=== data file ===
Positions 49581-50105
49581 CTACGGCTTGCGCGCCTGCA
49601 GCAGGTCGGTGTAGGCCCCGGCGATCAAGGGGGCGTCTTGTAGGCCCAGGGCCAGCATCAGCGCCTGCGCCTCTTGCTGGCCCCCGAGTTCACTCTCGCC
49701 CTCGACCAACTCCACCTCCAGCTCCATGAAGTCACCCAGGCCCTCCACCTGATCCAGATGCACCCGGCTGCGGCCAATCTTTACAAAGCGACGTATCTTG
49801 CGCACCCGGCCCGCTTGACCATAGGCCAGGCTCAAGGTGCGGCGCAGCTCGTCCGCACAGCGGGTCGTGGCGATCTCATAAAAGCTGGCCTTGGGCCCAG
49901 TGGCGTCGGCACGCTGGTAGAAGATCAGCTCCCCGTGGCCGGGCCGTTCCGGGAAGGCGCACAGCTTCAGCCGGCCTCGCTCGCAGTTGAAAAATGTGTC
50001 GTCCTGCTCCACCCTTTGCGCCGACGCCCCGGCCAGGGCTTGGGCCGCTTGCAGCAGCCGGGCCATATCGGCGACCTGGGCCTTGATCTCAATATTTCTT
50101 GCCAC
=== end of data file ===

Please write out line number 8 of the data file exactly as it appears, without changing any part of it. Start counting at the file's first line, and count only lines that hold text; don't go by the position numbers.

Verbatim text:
50101 GCCAC